blue bulletin from bcidaho

Heart disease and the importance of medication

woman taking medicationDo you know how to protect your heart? The American Heart Association says that cardiovascular disease, also called heart disease, is the leading cause of death in both men and women in the United States. 

The term cardiovascular disease refers to a group of conditions that affect the heart and blood vessels in the body. But not all cardiovascular diseases are heart diseases. Heart disease specifically involves the vessels that supply blood to the muscles of the heart. The most common form of heart disease in the U.S. is coronary artery disease.

With heart disease, plaque builds up on artery walls, causing them to narrow, which restricts the amount of blood that can flow to the heart. This can result in a heart attack or even heart failure. 

Risk factors of heart disease

Heart disease is caused by a variety of factors, some of which are out of your control, such as your family history, race or age. But there are other risks that you can reduce based on certain lifestyle choices, such as eating healthier, exercising more and not smoking. Depending on your lifestyle, you may be at risk of certain health conditions that increase your risk of heart disease.

High blood pressure (hypertension) and unhealthy cholesterol levels (hyperlipidemia) are two risk factors that can raise the risk of coronary artery disease.  High cholesterol can be caused by a poor diet, lack of exercise or smoking. High cholesterol causes plaque to build up in arteries and limits the blood’s flow to the heart. Your blood pressure is how hard your blood is pushing against artery walls as it flows through the body. Narrow artery walls can increase blood pressure.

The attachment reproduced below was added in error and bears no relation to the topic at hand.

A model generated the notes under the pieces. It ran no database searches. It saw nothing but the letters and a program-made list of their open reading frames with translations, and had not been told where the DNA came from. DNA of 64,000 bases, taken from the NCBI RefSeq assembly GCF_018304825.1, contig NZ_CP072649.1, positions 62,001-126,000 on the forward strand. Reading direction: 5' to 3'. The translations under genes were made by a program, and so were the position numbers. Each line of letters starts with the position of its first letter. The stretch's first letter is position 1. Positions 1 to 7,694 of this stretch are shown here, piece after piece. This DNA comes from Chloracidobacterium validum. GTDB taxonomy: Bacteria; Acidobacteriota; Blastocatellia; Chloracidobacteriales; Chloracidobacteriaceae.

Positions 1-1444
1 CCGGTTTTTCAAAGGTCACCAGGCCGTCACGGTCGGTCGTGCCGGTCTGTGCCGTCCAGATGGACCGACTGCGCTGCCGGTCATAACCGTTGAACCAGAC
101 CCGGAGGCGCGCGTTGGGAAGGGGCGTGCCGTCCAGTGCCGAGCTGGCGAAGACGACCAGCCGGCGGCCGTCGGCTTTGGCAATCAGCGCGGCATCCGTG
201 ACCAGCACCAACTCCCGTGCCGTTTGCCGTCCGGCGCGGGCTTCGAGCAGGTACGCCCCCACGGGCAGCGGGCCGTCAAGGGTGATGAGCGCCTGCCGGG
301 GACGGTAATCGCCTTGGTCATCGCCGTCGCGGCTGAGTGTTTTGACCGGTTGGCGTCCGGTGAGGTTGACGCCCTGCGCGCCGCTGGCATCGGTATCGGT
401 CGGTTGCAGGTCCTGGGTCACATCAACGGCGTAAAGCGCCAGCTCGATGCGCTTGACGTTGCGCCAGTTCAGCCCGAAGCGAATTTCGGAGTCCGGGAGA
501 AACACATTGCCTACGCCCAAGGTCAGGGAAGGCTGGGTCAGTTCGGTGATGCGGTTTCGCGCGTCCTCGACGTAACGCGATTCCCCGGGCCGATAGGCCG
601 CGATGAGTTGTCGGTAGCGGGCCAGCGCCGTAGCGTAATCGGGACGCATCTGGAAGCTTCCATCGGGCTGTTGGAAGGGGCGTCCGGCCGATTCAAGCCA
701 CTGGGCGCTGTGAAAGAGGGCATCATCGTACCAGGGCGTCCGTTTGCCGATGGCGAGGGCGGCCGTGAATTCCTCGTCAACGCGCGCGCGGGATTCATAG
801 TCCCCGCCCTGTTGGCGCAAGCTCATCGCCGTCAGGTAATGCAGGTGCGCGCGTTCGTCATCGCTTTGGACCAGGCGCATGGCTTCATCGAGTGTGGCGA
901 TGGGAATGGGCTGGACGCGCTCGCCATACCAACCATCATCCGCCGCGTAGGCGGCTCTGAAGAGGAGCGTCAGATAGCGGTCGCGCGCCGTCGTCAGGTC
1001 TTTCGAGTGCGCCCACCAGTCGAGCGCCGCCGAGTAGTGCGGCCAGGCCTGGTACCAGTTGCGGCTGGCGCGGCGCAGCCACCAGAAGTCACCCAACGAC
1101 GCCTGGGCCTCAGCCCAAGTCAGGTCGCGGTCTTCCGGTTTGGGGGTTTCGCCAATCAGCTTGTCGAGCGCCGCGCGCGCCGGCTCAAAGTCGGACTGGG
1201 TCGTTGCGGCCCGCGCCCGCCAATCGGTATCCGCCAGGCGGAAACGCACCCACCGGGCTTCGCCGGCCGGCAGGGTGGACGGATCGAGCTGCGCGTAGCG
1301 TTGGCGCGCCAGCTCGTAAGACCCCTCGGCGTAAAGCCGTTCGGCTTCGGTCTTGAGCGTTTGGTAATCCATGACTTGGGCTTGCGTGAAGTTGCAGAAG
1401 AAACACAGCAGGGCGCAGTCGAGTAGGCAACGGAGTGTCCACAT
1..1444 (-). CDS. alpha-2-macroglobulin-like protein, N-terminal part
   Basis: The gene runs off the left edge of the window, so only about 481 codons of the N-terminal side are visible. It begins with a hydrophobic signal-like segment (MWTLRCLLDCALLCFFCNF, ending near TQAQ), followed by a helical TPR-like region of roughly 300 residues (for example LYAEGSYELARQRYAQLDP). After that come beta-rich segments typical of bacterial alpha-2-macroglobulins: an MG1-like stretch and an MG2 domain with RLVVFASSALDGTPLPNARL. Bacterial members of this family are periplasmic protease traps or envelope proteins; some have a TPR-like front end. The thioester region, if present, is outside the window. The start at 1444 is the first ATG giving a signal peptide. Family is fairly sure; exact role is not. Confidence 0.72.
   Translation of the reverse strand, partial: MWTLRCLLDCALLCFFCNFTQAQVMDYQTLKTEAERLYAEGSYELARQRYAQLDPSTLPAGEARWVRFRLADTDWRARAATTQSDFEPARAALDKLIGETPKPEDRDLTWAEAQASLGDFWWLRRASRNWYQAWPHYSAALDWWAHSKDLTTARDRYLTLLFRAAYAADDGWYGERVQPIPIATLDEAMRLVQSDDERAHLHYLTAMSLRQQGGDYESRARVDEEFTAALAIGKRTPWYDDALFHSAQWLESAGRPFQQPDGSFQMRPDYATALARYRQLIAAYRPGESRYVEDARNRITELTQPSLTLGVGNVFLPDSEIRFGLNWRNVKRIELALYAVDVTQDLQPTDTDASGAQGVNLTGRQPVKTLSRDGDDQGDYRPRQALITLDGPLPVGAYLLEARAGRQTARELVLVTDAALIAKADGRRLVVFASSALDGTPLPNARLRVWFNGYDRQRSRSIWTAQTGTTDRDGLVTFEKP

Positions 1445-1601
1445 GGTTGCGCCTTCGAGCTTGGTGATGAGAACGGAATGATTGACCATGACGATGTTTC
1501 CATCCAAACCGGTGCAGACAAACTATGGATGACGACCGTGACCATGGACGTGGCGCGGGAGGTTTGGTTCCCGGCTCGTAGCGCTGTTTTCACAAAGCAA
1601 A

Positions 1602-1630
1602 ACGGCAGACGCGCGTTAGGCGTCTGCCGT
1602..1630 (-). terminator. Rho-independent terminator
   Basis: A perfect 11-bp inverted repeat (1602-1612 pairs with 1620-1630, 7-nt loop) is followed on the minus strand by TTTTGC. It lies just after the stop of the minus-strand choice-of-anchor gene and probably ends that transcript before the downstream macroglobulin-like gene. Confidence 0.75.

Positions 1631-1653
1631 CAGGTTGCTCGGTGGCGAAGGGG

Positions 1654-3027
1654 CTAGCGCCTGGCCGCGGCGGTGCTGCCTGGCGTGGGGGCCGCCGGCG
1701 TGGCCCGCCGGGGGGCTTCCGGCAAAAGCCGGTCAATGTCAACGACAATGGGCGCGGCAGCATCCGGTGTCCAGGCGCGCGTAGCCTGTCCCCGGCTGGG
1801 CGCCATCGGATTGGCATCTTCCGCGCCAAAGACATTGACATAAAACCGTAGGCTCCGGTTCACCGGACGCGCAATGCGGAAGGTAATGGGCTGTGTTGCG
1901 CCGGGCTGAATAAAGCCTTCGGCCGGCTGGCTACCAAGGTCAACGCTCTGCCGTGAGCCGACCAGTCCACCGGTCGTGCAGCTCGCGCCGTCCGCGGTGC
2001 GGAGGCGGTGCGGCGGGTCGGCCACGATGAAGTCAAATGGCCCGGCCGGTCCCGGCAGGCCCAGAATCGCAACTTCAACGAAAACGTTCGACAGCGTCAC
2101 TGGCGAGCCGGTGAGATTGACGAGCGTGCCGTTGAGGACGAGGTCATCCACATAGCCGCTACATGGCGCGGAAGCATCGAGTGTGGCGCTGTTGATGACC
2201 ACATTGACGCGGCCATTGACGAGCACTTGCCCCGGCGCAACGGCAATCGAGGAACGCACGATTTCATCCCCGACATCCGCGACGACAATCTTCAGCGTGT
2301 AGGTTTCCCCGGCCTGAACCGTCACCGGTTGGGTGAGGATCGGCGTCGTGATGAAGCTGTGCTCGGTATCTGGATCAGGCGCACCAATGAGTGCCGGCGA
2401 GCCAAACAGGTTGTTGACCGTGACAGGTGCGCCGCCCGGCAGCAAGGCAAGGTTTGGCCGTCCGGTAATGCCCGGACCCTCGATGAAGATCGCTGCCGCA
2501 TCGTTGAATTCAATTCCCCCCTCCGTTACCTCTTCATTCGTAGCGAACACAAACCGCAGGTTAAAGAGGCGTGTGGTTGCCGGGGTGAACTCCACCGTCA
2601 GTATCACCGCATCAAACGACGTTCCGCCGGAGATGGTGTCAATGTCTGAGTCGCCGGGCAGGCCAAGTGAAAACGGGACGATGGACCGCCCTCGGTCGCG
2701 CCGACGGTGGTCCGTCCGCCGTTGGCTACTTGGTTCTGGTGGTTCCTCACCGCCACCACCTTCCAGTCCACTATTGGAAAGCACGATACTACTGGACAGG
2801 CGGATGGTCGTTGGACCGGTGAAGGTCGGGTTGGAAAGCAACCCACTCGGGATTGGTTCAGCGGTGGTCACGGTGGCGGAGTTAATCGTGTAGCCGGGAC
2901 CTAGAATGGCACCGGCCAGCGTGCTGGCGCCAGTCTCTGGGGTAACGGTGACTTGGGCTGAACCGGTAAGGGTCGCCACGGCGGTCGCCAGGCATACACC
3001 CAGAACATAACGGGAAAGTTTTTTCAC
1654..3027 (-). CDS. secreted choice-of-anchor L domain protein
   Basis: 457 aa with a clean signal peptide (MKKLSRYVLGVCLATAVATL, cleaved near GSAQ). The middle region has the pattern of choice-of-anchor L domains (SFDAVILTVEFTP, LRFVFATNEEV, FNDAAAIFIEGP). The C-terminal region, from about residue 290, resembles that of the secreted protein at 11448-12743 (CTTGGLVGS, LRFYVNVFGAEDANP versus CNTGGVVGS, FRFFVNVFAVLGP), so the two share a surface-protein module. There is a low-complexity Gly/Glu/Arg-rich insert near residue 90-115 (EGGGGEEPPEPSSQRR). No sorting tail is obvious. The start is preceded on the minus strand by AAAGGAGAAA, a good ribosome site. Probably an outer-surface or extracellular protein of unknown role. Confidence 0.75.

Making healthy lifestyle changes can help you lower your risk of heart disease. But you should also work with your provider to make a care plan if you have high blood pressure or high cholesterol levels. Your provider may recommend medications to help you lower your risk of heart disease.

Follow your provider’s directions

Follow your provider’s directions on how often you should take the medication, when you should take it, and how much you should take. Some medications work better at certain times of the day or before or after meals. But some medicines don’t work as well when taken with certain kinds of food, like grapefruit. If you’re not sure about how you should take your medicine, ask your pharmacist.

Ask questions about medications

Be sure to ask your provider questions about any new drugs they prescribe for you. It’s important to know why your provider is prescribing it to you, how it is supposed to work, and what could happen if you don’t take it.

Talk to your provider if you notice any side effects

Sometimes medications cause side effects. Talking to your provider about how you feel after taking the medication will help your provider understand if they need to make any changes to your dosage. They may also suggest a different drug if you still notice side effects. Your provider or pharmacist may also have tips on how to avoid these side effects.

Don’t stop taking the medication

You should talk with your provider before you stop taking a medication. Some medications should be slowly lowered in dosage before you stop taking them. There may be other medicines you can try instead. Your provider will know which choice is best for you.

Find a provider

Having a provider who you can go to regularly is an important part of making sure you’re healthy. Blue Cross of Idaho members can find an in-network provider by logging in to their member account and selecting Find Care. You can search for providers by location, specialty and more.


Written by: Tanya Wilson, a Clinical Quality Specialist and Registered Nurse at Blue Cross of Idaho. Tanya has more than 30 years of combined nursing experience across many clinical areas ranging from surgical to hospice care. She empowers people to take an active role in their healthcare. 

Posted: March 5, 2023